If you have questions or need information about the recall, you can Submit Questions/Get Assistance.
If your infant is experiencing symptoms related to Cronobacter infection, such as poor feeding, irritability, temperature changes, jaundice, grunting breaths, or abnormal body movements; contact your health care provider to report their symptoms and receive immediate care.
To report an illness or adverse event, you can
The FDA, along with CDC and state and local partners are investigating consumer complaints and/or reports of infant illness related to products from Abbott Nutrition’s Sturgis, MI facility. All of the ill patients are reported to have consumed powdered infant formula produced from Abbott Nutrition’s Sturgis, MI facility.
The FDA is releasing the FDA Form 483s from three inspections conducted at Abbott Nutrition’s facility on Sept. 16-24, 2019, Sept. 20-24, 2021, and Jan. 31-March 18, 2022. The inspectional observations in these Form 483s do not constitute final FDA determinations of whether any condition was or is in violation of the Federal Food, Drug, and Cosmetic Act or any of its implementing regulations. FDA will take appropriate action in the future – if warranted – as we continue to evaluate the 2022 inspectional findings.
Important observations noted in the 2022 Form 483 include, but are not limited to:
- [Abbott Nutrition] did not establish a system of process controls covering all stages of processing that was designed to ensure that infant formula does not become adulterated due to the presence of microorganisms in the formula or in the processing environment.
- [Abbott Nutrition] did not ensure that all surfaces that contacted infant formula were maintained to protect infant formula from being contaminated by any source.
Once the immediate public health risk is minimized, FDA will conduct a programmatic review to ensure the maximum effectiveness of agency programs and policies related to infant formula and special medical food complaints, illnesses, and recalls.
Conducting this review is a top priority for the FDA and will be done as efficiently as possible, and we can ensure this effort will not interfere with the immediate recall response activities. We will and must continue focusing on taking all steps possible to protect the health of those who rely on safe powdered infant formula.
The FDA is advising consumers not to use recalled Similac, Alimentum, or EleCare powdered infant formulas. Recalled products can be identified by the 7 to 9 digit code and expiration date on the bottom of the package (see image below). Products are included in the recall if they have all three items below:
- the first two digits of the code are 22 through 37 and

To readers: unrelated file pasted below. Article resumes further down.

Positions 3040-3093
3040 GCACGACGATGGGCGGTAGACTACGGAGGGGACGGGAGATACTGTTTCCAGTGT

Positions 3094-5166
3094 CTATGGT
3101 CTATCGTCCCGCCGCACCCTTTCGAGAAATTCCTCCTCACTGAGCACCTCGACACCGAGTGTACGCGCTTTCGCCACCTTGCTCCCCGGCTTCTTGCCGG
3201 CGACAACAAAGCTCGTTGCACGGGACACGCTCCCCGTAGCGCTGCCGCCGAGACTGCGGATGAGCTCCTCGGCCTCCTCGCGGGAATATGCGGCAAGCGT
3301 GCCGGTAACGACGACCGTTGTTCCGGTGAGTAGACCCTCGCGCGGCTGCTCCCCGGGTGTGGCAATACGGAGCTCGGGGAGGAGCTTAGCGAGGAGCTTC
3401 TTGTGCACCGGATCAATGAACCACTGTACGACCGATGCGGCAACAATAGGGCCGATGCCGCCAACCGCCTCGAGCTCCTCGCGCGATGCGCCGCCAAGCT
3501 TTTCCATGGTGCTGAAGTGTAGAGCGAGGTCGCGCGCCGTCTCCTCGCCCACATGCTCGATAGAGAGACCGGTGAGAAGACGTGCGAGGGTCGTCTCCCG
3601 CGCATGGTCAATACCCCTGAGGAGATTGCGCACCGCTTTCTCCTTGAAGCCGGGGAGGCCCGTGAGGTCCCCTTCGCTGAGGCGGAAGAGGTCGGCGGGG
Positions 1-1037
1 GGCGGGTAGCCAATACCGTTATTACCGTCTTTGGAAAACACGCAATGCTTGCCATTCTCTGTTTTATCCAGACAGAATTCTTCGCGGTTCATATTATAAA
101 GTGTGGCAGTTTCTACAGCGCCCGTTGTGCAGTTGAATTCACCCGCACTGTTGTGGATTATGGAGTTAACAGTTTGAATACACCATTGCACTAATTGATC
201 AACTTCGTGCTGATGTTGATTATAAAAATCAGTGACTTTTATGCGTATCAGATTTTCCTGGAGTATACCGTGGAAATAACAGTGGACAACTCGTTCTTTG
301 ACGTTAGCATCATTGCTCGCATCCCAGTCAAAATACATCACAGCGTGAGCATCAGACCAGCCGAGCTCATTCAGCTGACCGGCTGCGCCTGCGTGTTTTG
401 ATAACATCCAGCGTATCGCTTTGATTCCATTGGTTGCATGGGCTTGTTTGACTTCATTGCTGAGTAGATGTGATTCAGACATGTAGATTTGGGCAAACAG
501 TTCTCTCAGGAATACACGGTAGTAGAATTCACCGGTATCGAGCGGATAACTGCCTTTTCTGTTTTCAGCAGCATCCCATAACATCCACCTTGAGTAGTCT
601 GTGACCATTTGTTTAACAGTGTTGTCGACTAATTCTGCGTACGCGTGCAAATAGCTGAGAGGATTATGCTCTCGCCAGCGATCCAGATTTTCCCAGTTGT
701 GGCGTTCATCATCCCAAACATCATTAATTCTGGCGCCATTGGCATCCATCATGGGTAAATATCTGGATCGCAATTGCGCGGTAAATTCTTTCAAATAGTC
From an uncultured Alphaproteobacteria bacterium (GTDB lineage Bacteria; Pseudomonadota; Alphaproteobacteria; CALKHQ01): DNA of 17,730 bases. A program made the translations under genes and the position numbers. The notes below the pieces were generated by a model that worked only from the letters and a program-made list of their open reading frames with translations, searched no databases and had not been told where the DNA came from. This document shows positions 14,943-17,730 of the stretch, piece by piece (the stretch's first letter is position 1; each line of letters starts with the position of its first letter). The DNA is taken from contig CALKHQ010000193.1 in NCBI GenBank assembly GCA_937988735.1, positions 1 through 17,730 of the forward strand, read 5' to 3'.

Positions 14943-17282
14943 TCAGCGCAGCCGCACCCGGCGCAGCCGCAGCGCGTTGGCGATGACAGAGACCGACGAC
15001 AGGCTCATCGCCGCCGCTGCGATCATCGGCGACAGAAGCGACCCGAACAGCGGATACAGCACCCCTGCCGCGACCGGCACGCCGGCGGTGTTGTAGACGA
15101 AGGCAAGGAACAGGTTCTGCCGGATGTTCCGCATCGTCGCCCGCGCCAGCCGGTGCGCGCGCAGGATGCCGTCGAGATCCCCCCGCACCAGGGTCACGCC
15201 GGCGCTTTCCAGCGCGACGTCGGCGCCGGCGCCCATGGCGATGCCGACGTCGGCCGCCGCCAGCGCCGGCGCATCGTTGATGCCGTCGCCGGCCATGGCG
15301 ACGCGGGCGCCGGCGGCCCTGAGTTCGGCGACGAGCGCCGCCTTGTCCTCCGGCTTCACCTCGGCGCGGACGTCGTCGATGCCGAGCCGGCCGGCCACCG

- the code on the container contains K8, SH, or Z2, and
- the expiration date is 4-1-2022 (APR 2022) or later.
In addition to products described above, Abbott Nutrition has recalled Similac PM 60/40 with a lot code 27032K80 (can) / 27032K800 (case). At this time, Similac PM 60/40 with lot code 27032K80 (can) / 27032K800 (case) is the only type and lot of this specialty formula being recalled. Additional recall information for the initial recall is available on the FDA website. Parents can also enter their product lot code on the company’s websiteExternal Link Disclaimer to check if it is part of the recall.
Additional Information for Parents and Caregivers:
The recalls do not include liquid formula products.
Parents and caregivers should never dilute infant formula and should not make or feed homemade infant formula to infants. Consumers should also avoid purchasing imported formula through online sales, as it has the potential to be counterfeit.
If your regular formula is not available, contact your child’s healthcare provider for recommendations on changing feeding practices.
If you get infant formula through WIC, do not throw the formula out. Instead, you should take it to the store for a refund and exchange or call the company at 1-800-986-8540 to help you. WIC recipients should be able to obtain a different brand of similar formula. Call your local WIC clinic for more guidance. Also see:
More information on Cronobacter and infant formula is available on CDC’s website.
Recalled powdered infant formulas have the potential to be contaminated with Cronobacter, a bacterium that can cause severe foodborne illness primarily in infants. Cronobacter infections are rare but are especially high risk for newborn infants (see symptoms below).
Cronobacter bacteria can cause severe, life-threatening infections (sepsis) or meningitis (an inflammation of the membranes that protect the brain and spine). Symptoms of sepsis and meningitis may include poor feeding, irritability, temperature changes, jaundice (yellow skin and whites of the eyes), grunting breaths, and abnormal body movements. Cronobacter infection may also cause bowel damage and may spread through the blood to other parts of the body.
If your child is experiencing any of these symptoms, you should notify your child’s healthcare provider and seek medical care for your child immediately. Healthcare providers and health departments are encouraged to report any confirmed cases of Cronobacter sakazakii to CDC.
Total Adverse Events: 4
Reported Deaths: 2*
Illness Onset Date Range: 9/6/2021 – 1/4/2022
States with Adverse Events: MN (1), OH (2), TX (1)
Product Distribution: Nationwide and International
* Two deaths have been reported. Cronobacter infection may have contributed to the cause of death for both patients.